In the footsteps of Constance Coltman
Wendy Williams was ordained exactly 43 years after Constance Coltman. Even then, becoming a minister was not easy for a woman
I have a special reason to celebrate the centenary of Constance Coltman’s ordination on 17 September: I was ordained on the same anniversary day, in 1960 at Market Harborough Congregational Church, Leicestershire. The Revd W Gordon Robinson informed the congregation that it was a historic date, when Constance Todd had been ordained along with Claud Coltman, who was to become her husband the next day. Later, when I conducted services in Warwick Road Congregational Church, Coventry, I had the pleasure of meeting them there.
Even though I made my application 44 years after Constance was accepted for theological training in Mansfield College, Oxford, entrance for women was still not guaranteed. In May 1956, while a student at Bangor University, I received a call to ministry. One sentence in a sermon stating the necessity to proclaim the Gospel to men, women and children gripped me. I knew God had spoken because the last hymn was one that had been sung when I pledged my loyalty to Christ: ‘Beneath the Cross of Jesus I Feign Would Take My Stand’.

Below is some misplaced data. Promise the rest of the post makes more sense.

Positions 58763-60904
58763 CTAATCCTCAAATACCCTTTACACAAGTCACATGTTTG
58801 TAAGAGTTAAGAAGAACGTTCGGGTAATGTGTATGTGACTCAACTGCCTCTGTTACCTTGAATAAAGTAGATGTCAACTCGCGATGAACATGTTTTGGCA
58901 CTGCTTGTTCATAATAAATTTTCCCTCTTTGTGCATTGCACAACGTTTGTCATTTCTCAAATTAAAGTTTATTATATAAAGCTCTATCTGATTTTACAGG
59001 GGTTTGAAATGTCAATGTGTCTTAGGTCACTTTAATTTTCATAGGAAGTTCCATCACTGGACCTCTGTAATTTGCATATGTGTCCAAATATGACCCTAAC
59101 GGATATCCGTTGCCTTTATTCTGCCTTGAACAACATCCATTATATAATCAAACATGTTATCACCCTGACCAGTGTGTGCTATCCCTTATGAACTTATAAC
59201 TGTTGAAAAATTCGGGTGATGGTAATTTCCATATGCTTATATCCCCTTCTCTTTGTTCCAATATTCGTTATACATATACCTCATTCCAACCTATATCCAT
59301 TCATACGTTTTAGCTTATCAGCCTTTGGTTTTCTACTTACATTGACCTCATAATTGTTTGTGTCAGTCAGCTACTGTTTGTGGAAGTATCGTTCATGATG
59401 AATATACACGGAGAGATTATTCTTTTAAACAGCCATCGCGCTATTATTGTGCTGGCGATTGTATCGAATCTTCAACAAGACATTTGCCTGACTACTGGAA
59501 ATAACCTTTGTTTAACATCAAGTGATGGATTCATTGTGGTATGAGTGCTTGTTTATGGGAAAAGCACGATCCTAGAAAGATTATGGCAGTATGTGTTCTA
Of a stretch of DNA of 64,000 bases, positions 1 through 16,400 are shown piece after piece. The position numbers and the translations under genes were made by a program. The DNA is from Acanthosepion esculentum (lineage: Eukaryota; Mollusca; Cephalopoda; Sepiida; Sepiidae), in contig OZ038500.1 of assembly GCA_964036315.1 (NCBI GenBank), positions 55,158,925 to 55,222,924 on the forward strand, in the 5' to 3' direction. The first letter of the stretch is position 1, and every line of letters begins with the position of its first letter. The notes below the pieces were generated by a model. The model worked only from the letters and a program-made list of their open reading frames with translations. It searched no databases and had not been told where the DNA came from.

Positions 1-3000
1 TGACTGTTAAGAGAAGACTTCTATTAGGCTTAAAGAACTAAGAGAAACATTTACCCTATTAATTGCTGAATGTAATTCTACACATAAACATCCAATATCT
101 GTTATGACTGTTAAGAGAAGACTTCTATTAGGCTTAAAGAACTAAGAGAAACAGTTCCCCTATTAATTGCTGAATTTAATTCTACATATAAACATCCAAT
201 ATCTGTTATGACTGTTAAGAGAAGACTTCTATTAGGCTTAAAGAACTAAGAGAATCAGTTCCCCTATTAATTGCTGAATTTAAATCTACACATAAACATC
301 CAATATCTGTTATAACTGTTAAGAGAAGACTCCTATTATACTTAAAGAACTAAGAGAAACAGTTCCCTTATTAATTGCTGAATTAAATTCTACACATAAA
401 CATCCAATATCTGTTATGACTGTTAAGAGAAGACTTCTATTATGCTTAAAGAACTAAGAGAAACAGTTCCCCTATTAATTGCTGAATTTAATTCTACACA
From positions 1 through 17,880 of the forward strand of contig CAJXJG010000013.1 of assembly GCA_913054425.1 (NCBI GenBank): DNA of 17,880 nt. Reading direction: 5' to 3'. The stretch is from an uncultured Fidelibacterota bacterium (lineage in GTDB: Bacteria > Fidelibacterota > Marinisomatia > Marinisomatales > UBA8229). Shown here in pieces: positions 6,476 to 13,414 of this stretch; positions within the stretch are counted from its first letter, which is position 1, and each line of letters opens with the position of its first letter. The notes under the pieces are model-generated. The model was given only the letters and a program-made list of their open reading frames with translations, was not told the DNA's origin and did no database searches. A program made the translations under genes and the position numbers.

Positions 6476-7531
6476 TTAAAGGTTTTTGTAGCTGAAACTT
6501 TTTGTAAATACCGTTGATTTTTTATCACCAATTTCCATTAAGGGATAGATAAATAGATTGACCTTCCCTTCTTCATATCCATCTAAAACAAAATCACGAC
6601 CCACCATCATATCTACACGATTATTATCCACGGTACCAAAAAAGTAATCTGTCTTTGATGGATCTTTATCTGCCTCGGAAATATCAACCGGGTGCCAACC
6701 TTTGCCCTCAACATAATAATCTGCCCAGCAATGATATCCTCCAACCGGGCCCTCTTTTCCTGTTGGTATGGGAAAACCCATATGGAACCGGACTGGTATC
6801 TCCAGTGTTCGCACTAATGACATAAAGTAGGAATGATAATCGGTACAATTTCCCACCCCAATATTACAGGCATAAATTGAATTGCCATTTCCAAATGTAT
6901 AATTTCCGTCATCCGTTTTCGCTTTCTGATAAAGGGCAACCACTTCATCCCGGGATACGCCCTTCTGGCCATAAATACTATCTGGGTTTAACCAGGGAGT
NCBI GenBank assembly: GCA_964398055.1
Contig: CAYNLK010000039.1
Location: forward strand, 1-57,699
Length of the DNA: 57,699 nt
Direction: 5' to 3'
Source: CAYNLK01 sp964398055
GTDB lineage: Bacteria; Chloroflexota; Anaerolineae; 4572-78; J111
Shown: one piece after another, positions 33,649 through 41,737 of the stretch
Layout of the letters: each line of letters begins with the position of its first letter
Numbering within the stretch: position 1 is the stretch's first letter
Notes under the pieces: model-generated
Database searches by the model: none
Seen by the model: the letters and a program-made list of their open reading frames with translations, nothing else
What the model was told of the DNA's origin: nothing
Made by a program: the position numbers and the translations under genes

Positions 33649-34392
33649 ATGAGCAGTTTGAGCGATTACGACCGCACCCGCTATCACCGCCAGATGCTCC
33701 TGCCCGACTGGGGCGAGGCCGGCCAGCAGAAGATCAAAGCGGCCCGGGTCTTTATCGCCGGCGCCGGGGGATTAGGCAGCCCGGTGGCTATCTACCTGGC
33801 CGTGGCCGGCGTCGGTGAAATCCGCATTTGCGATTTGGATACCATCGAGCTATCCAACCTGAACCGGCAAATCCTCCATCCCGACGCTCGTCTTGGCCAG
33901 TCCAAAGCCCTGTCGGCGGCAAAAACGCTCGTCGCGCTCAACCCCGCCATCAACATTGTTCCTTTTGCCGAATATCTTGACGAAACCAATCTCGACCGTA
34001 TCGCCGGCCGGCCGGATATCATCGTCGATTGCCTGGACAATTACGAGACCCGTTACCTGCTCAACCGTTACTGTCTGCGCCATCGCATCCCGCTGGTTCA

Months of praying, study and self-examination followed. Then, in my Christmas vacation, I had a meeting with the Principal of Lancashire Independent College. He told me a decision had been taken to accept no more women candidates. The Yorkshire United Congregational College had also closed its doors some years before. I insisted I must fulfil my calling. He suggested that, if I felt so confident, I should write to the college committee asking permission to apply for training including a further degree.
Three months later I was called before the board to explain myself and deliver a part of a sermon previously submitted. The consensus was favourable but the principal, Dr Robinson, rose to his feet telling me I had put all my eggs in one basket. If, at the end of three years, no church called me to minister, what would be my feelings and what would I do? I had not expected such negative thoughts. I said I would not know my feelings until the time came, and that I seriously believed that if God closed one door, he would open another. …
This is an extract from an article that was published in the September 2017 edition of Reform